Glazing Technologies

What Is Heat Soaking and Where Should I Specify It?

Heat soaking is a testing process carried out in the manufacturing stage of glass, used to reduce the risk of spontaneous breakage in architectural glazing. It is often advised that heat soaked glass be specified on high level, inaccessible or difficult to fit installations due to these installations of architectural glazing being harder to access and replace if required in the future. Minimising the risk of having to replace glass in the future reduces future cost and disruption to a client or building. It is always recommended that a glass replacement plan is put in place for extensive glass installations.

What is a Nickel Sulphide Inclusion?

A nickel sulphide inclusion is a naturally occurring phenomenon within toughened glass in which small particles of nickel sulphide may be present in glass after the manufacturing and toughening process.

Although the inclusions are not visible, these particles can cause spontaneous glass breakages if the glass is aggravated by sudden or extreme temperature changes.

You can read more about the science behind these inclusions in our technical article: Nickel Sulphide Inclusions.

a nickel sulphide breakage in structural glass

What is a Nickel Sulphide Inclusion?

Heat soaking is a destructive test treatment that takes place after any toughening and laminating process’. The finished glass is placed into a large heat soaking oven and heated to extreme temperatures.

After being heated to around 290 +- 10 degrees Celsius and held at that temperature for approximately 2 hours, it is removed from the oven facility. During this thermal treatment, any glass containing nickel sulphide is forced to shatter, leaving behind only the panes with a reduced risk.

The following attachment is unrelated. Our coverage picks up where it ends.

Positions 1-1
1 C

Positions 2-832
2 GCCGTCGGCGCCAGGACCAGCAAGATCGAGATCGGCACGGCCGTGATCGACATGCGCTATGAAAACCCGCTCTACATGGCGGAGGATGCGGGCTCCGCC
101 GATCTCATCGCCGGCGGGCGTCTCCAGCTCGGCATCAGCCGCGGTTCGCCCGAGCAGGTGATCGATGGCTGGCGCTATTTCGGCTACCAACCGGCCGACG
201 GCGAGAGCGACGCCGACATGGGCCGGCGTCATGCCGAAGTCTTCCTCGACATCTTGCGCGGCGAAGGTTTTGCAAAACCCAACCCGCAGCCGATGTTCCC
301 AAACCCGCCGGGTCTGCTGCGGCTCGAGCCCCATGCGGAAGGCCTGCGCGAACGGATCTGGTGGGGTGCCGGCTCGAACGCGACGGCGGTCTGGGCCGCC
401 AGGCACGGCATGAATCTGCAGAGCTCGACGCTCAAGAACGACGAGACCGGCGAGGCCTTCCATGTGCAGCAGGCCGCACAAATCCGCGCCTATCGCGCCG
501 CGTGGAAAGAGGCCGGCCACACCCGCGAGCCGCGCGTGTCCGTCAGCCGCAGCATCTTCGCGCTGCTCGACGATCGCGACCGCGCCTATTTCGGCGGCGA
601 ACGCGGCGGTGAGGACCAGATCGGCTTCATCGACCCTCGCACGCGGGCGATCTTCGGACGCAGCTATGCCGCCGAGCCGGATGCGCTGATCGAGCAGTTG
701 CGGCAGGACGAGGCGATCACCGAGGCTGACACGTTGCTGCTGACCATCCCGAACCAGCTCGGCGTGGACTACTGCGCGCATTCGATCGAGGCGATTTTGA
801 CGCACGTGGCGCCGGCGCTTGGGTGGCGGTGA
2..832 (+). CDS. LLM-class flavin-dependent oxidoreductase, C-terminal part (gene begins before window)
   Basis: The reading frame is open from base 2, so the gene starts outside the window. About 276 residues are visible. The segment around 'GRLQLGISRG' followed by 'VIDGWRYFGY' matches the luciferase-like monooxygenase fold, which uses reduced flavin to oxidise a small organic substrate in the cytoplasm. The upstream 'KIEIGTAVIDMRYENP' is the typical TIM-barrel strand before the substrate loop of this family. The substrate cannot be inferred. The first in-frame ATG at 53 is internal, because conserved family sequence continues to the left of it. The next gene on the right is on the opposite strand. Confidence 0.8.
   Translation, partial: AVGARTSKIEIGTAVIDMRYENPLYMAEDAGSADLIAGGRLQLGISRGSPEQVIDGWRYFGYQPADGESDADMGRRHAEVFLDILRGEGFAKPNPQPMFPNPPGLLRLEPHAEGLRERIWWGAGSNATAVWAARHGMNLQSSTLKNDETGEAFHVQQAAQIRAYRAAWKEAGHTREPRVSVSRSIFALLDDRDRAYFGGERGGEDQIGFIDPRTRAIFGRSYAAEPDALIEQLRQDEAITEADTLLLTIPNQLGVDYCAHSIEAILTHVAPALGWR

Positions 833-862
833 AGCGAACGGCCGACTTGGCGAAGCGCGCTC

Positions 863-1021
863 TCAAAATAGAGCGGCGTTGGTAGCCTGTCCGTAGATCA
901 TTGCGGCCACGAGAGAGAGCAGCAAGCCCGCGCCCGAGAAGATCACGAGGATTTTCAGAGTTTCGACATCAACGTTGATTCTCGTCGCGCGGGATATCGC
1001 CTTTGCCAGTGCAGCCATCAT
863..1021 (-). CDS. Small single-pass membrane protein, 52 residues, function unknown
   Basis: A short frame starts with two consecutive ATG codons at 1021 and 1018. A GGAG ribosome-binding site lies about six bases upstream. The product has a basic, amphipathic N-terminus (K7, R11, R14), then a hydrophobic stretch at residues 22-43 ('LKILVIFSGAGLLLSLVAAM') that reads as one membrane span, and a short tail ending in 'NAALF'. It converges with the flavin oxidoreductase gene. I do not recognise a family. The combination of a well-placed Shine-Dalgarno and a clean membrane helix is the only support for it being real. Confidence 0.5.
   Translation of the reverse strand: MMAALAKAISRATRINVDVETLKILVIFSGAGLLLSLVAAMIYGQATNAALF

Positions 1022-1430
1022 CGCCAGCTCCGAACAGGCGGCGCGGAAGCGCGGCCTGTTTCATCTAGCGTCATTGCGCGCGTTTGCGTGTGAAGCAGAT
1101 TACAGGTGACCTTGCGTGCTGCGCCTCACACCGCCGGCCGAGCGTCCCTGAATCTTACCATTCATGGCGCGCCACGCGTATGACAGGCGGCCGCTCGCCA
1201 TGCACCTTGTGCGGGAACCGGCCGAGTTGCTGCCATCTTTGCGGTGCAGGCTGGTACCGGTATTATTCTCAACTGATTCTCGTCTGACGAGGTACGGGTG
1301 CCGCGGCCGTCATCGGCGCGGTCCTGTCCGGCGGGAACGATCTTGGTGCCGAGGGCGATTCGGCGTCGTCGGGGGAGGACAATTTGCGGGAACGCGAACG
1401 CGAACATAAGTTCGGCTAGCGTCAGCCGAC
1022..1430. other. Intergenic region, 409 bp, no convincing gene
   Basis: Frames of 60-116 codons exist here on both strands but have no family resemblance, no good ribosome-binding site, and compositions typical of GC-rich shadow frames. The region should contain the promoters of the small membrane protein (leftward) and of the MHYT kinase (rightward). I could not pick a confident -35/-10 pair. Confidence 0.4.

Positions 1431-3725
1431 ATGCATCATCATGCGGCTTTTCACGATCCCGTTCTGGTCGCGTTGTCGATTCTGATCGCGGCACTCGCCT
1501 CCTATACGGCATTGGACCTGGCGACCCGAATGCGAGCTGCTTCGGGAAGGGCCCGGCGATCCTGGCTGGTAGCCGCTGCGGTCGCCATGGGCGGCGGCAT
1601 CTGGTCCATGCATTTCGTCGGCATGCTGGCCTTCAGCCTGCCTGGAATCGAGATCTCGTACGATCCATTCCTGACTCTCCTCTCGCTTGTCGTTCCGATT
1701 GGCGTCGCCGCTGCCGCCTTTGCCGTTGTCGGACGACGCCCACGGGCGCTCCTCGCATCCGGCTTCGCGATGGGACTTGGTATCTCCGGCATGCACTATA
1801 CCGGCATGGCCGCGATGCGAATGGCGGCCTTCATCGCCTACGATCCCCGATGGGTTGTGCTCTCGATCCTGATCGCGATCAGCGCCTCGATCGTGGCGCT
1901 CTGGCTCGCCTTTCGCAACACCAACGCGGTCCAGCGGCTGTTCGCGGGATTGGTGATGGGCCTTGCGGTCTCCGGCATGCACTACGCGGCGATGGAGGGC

The risk of spontaneous breakage for heat soaked glass drops dramatically from 1m2 in every 10,000m2 to just 1m2 in every 1 million m2.

heat soaked glass wall

Where Should I Specify Heat Soaked Glass?

Heat Soaked Glass can be specified for any installation of architectural glazing. However, it has more value in glass installations that may be difficult to access or replace once construction is completed.

Some areas where Heat Soaked Glass can add value are:

    • large glass installations above the ground floor level
    • where a crane is required for the glass installation
    • complicated or intricate glass designs
    • for glass units glass that are supporting other elements (to ensure the installation wouldn’t have to be taken apart if a breakage occurred)
    • glass installations using oversized or very specialised glass units

Another note for specification would be that heat soaking is only really necessary for glass panes 6mm thick and over.

The general consensus within the glass industry is that 4mm toughened glass isn’t thick enough to support a Nickel Sulphide inclusion and that it would automatically break during the toughening process. So heat soaking glass of that thickness would not provide any further reduction in the likelihood of a NSI.


Further Reading

Nickel Sulphide Inclusions

What to Consider when Buying Architectural Glazing

Safety of your Roof Glazing

Key Questions to Ask When Specifying a Slim Sliding Door

Structural Glass & Structural Glazing – What is it?

Toughened Glass

What Next?

Our experienced team of glass experts are on hand to answer any of your questions, including questions about whether heat soaked glass would be suitable for your project. Just get in touch with us by calling 01494 722 880 or visit our contact page for other ways to get in touch. We look forward to speaking with you soon.